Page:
Updated recommendations to minimise the risk of the rare brain infection PML with Tecfidera

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Press release

23/10/2015

Updated recommendations to minimise the risk of the rare brain infection PML with Tecfidera

Related recommendations apply to other fumarate medicines

The European Medicines Agency (EMA) has issued new advice for doctors and patients in order to minimise the risk of progressive multifocal leukoencephalopathy (PML) in patients treated with the multiple sclerosis medicine Tecfidera (dimethyl fumarate). PML is a rare brain infection caused by John Cunningham (JC) virus. This virus is very common in the general population and is normally harmless. However, in persons whose immune system is compromised it can lead to PML, with symptoms that may be similar to those of a multiple sclerosis attack, and it may result in severe disability or death.

So far, 3 cases of PML have occurred in patients treated with Tecfidera who had not been treated before with other medicines known to be associated with a risk of PML. These cases occurred after long treatment in patients who had very low levels of lymphocytes, a type of white blood cell, over an extended period of time. Very low lymphocyte levels are known to develop in a small proportion of patients receiving Tecfidera. EMA started a review of this risk in November 2014, after the first case of PML was reported.

EMA has now recommended that a complete blood count should be performed before starting treatment with Tecfidera, and every 3 months during treatment. Additionally, a baseline MRI should be available (usually within 3 months) as a reference. If during treatment the levels of lymphocytes drop to very low levels for more than 6 months, the doctor should consider stopping Tecfidera. If treatment is continued, patients should be closely monitored (see below under ‘Information for healthcare professionals’).

EMA also reviewed cases of PML which occurred with two other fumarate-containing medicines, Fumaderm and Psorinovo, used to treat psoriasis. Related recommendations have been issued.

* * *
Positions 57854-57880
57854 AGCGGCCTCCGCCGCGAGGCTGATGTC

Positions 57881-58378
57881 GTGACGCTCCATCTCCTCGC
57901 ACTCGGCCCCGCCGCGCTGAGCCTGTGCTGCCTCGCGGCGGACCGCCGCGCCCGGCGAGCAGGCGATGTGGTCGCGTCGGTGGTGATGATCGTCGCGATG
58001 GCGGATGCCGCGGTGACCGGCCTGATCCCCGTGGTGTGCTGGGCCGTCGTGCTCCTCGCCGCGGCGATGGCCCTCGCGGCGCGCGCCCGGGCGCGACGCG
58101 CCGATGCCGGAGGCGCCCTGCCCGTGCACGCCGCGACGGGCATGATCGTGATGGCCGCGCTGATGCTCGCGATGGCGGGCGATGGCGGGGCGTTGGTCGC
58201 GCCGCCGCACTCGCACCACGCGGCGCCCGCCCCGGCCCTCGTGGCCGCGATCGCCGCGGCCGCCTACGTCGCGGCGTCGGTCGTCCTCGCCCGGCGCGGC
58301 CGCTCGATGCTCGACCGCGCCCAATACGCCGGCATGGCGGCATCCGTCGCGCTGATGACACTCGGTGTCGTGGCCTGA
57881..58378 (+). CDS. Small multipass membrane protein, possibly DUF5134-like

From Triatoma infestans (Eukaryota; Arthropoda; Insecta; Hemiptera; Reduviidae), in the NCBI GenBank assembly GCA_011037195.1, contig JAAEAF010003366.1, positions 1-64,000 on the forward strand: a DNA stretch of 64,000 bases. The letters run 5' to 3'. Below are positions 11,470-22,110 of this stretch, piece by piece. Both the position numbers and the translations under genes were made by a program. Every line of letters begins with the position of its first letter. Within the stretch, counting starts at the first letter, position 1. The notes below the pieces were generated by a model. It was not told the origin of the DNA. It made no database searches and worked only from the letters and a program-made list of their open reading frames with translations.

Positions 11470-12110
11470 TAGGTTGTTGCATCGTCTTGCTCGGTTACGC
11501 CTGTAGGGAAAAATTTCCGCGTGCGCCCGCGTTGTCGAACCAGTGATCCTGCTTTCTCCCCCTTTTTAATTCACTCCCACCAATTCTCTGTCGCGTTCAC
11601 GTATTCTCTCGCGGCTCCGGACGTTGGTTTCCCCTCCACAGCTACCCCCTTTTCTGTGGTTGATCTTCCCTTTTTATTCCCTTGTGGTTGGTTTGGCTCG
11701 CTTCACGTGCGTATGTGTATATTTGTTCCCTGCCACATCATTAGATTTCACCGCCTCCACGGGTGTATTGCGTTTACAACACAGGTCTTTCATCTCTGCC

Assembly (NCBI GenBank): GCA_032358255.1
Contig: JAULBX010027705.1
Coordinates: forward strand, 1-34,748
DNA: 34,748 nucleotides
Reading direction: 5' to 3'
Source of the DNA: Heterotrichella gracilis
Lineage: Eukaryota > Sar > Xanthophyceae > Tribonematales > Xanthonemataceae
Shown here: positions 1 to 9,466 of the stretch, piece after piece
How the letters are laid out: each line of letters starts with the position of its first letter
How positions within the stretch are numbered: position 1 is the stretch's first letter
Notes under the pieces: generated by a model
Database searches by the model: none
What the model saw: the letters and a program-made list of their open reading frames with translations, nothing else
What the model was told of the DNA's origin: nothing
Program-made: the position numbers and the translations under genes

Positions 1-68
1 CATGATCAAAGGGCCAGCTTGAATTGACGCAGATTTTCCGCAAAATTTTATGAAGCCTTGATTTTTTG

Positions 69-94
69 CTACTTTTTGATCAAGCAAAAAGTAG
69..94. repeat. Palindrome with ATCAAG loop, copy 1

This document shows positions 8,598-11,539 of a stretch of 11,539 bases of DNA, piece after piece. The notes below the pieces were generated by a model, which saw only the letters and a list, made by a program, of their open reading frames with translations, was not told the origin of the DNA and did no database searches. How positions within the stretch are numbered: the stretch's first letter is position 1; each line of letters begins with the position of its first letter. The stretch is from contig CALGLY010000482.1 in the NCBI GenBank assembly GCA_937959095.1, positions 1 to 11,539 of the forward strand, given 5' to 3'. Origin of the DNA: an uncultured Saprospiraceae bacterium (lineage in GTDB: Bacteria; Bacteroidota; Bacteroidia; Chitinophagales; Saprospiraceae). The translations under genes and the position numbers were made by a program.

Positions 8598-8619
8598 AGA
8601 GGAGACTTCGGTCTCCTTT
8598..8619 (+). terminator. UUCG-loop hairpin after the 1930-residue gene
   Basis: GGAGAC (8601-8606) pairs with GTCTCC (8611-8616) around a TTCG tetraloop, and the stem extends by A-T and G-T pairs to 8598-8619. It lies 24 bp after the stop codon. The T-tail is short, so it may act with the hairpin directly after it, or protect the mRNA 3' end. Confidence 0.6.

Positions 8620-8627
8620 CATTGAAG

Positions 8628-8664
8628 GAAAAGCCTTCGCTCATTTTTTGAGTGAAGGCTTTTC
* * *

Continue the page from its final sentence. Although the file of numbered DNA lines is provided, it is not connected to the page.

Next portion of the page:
Information for patients

Tecfidera

  • The multiple sclerosis medicine Tecfidera can cause low levels of lymphocytes, a type of white blood cell that fights infections. If this happens in patients who have been infected with JC virus they may be less able to fight the virus and could develop a serious brain infection known as progressive multifocal leukoencephalopathy (PML). A very small number of cases of PML have been reported in patients taking Tecfidera who had very low levels of lymphocytes for over 6 months.
  • During treatment with Tecfidera, your doctor will perform blood tests on a regular basis to check your white blood cell levels. If during treatment your lymphocyte levels stay at very low levels for more than 6 months, your doctor will speak to you about whether Tecfidera is still the best option for you, and may decide to stop your treatment.

Fumaderm

  • Some patients who are being treated with the psoriasis medicine Fumaderm, whose active substances include dimethyl fumarate, the active substance in Tecfidera, may also have persistently low levels of lymphocytes, and so may also be at higher risk of PML if they have been infected with JC virus. Therefore, related recommendations regarding the monitoring of white blood cell levels are being issued for these medicines, based on the evidence available from the case reports of PML received for Fumaderm. Fumaderm is only marketed in Germany.
  • If you have any questions or concerns, speak to your doctor or pharmacist.

Information for healthcare professionals

Tecfidera

Lymphopenia is a known and common side effect with Tecfidera. Three unconfounded cases of progressive multifocal leukoencephalopathy (PML) have occurred so far with Tecfidera in the setting of prolonged (over 6 months) severe lymphopenia. PML is an opportunistic infection caused by John-Cunningham (JC) virus, which may result in severe disability or even be fatal.

Having reviewed the available information on the risk of PML, EMA has recommended the following to minimise this risk with Tecfidera:

  • Prior to initiating treatment with Tecfidera, a complete blood count including a lymphocyte count should be performed and a baseline MRI scan should be available (usually within 3 months) as a reference. After starting therapy, complete blood counts including lymphocytes should be performed every 3 months.